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Follow the Nets' return to New York with Newsday's Rod Boone.

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Three Pointers: No More Beantown Bullying

Paul Pierce and Rajon Rondo of the Boston

Paul Pierce and Rajon Rondo of the Boston Celtics fight with Kris Humphries of the Brooklyn Nets. (Nov. 28, 2012) (Credit: Getty Images)

ORLANDO, Fla. -- They were wearing their black road uniforms, not ripped jeans and crusty old white T-shirts that Steve Lombardi sported during his latter days in the WWF.

But the Nets still played the role of the Brooklyn Brawler in Wednesday night’s 95-83 win over the Celtics at TD Garden, refusing to back down when Rajon Rondo went hard at Kris Humphries at the end of the first half. That scuffle was another example of just how the Nets are showing the league that there’s a new attitude flowing throughout the franchise.

“Mentally tough,” Avery Johnson said. “Lot of fiber on our team. They battled and they fought hard, literally I guess. And they just didn’t give in. They didn’t give in to any adversity. We had a lot of adversity on the court on the road.”

Unnecessary adversity, if you ask the players. They came to Humphries’ defense, wondering what else the power forward was supposed to do once Rondo got all in his grill.

“That’s just like a mosquito in your face,” Reggie Evans said. “Eventually, you are going to swat at it, right? Or get it out of your face, right? You're usually going to get bumps all over your face and stuff. So you have to knock the mosquito down.”

“Quite naturally,” he added, “Hump, any time you are going to bully a little guard, for what? Where I come from, you beat up a little boy, you don’t get no points for that, you know what I’m saying? He didn’t do that. So quite naturally, when somebody goes at you, it’s not necessarily that you have to fight. You have to defend yourself. It was a good thing that it didn’t get any worse than it did.”

Deron Williams felt Humphries did the right thing in defending himself.

“Rondo grabbed him at his neck,” he said. “He’s got scratches on his neck, on his back. What are you supposed to do?”

When suggested that the NBA believes players are supposed to maintain the hands-off approach even during a scuffle, Williams’ eyes nearly bugged out of his cranium.

“Well that sounds good,” he said. “Guys that haven’t been in a fight, that’s what they would do. They’d get whooped too.”

So let’s look back at the actual game, something that wasn’t all that possible Wednesday night given the craziness that transpired.

Time for Three Pointers:

--* Dray Blatche was a beast in helping the Nets snap a four-game losing streak in Boston and earn their second win in the last 11 road contests in Beantown.

The day after he went on a D.C. radio station to exorcize more demons from his seven-year stint with the Wizards, the reserve center went out and really took it to the Celtics.

Once Brook Lopez picked up his second foul early in the first quarter, Avery summoned Blatche off the bench and he was effective immediately, turning into a rebounding machine. He had five points and eight rebounds in the first quarter alone, and finished with 17 points and 13 rebounds, hitting 7 of 14 shots from the floor.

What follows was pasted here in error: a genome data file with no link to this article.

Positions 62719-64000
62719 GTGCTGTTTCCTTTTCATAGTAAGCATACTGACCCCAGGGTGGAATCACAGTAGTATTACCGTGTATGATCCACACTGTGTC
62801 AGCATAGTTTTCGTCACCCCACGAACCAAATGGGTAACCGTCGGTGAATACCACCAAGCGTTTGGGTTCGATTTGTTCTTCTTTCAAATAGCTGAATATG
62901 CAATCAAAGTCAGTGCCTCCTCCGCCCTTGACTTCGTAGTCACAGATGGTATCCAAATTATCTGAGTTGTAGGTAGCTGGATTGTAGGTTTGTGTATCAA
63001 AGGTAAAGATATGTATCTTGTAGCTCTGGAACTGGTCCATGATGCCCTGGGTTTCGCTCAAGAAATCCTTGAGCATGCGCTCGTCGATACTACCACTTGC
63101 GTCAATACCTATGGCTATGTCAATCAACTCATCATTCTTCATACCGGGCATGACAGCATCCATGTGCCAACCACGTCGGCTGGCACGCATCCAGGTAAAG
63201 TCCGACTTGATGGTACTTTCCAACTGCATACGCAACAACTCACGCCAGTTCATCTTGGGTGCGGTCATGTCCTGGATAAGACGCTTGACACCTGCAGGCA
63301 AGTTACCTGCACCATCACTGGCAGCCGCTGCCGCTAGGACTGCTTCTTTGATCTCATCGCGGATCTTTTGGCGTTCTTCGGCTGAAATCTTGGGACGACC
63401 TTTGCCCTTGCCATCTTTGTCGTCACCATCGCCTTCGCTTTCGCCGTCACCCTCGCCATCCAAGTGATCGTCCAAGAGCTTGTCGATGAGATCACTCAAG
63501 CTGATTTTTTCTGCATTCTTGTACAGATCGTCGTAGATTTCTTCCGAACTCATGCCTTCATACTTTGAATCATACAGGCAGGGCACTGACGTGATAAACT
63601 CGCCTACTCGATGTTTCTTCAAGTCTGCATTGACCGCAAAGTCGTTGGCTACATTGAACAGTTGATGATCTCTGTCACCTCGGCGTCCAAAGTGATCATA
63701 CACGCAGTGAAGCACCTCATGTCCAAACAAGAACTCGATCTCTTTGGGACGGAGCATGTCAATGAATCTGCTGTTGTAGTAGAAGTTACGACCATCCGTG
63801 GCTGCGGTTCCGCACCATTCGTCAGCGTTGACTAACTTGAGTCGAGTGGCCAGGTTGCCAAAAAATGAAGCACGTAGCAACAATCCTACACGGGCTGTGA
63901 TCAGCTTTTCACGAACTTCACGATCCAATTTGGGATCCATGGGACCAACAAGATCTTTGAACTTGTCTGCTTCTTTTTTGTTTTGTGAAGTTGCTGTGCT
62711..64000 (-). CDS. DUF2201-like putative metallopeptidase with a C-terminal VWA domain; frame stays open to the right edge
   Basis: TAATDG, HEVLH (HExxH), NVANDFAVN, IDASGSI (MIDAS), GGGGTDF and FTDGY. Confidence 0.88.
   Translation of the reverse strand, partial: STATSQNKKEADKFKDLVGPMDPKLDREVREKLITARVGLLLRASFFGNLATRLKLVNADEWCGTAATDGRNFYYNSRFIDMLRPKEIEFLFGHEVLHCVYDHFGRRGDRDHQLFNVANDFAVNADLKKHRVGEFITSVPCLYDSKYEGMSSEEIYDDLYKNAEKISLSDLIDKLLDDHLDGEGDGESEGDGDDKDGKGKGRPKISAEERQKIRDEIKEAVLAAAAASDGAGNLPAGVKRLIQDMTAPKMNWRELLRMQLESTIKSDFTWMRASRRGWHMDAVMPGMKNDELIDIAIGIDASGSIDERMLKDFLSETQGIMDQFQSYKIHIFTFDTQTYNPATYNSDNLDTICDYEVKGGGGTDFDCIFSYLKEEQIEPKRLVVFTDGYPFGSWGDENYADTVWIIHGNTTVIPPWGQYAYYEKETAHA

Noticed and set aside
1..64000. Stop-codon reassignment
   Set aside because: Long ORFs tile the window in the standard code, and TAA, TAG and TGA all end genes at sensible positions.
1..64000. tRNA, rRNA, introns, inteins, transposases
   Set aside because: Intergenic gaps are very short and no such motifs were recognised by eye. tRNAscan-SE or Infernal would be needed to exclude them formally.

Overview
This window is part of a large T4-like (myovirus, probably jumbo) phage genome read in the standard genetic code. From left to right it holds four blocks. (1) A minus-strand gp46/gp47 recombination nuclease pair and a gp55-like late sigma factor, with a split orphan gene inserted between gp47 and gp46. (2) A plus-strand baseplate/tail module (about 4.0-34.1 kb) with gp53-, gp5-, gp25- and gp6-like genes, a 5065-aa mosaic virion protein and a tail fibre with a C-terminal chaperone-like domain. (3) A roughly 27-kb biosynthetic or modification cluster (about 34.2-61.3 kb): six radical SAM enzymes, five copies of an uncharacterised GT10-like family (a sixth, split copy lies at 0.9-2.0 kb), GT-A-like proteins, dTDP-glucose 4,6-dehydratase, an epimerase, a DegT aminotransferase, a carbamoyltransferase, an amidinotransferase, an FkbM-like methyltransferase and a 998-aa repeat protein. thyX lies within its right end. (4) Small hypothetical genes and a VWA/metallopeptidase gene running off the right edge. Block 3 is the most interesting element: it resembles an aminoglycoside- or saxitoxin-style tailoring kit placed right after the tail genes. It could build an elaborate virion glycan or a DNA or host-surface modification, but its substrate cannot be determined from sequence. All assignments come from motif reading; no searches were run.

No sweat, he said.

“[Just] continue to go out and do what I usually do,” he said when asked about his increased playing time. “Try to get to the boards and finish around the rim and protect the rim, just do my job.”

The Nets, so far, are getting a pretty good return on their investment. They are only paying him the veteran’s minimum on his one-year deal

“I know my role,” Blatche said. “I’m going to stick to it and do it.”

--* Can’t forget about your usual Morning Joe.

After struggling mightily with his stroke in Monday’s win over the Knicks, Joe got it going against the Celtics and led the Nets in scoring. He netted 18 points on 6 of 14 shooting and hit 3 of 6 three-point attempts. He also went to the free throw line four times, showing a little more aggressiveness.

There was a sequence in the first quarter where he swished back-to-back threes to give the Nets a 17-14 lead, an advantage they, of course, never relinquished. So for one day, at least, Joe looked more like his six-time All-Star self.

Oh yeah, he broke Paul Pierce's ankles as well. Give it a look on YouTube.

“It’s not even about me making shots, really,” Joe said when I asked him about getting back on track offensively. “Yeah, still teams aren’t letting me play one-on-one. I got a little chance to play one-on-one tonight. But they are still doubling and things like that. So, I’m just trying to find the open guy. If I’m not scoring, I’m trying to fine the weakside guy or dump it off to the bigs, and make easy plays.”

--* Deron continues to dish the rock effectively, but Joe’s All-Star backcourt mate still isn’t getting it done consistently enough offensively.

And he knows it.

Williams had seven assists, but mustered just eight points after making 3 of 12 shots. In his last five games, he’s made only 20 of 64 attempts. He hasn’t been all that deadly from three-point range, either, making a modest 5 of 24.

In fact, the last time Deron shot 50 percent from the floor or better was back on Nov. 13 in the Nets’ win over the Cavs at the Barclays Center, when he hit 10 of 20 attempts and pumped in 26 points and 10 dimes.

Although the Nets sit atop the Atlantic Division, imagine how much better off they'd be if Deron was knocking down his ‘J’ with more regularity. After watching Joe’s touch against the Celtics, Deron’s more than ready to become bigger factor offensively.   

“I’ve got to get going now,” he said. “I want to join the party and help out a little bit.”

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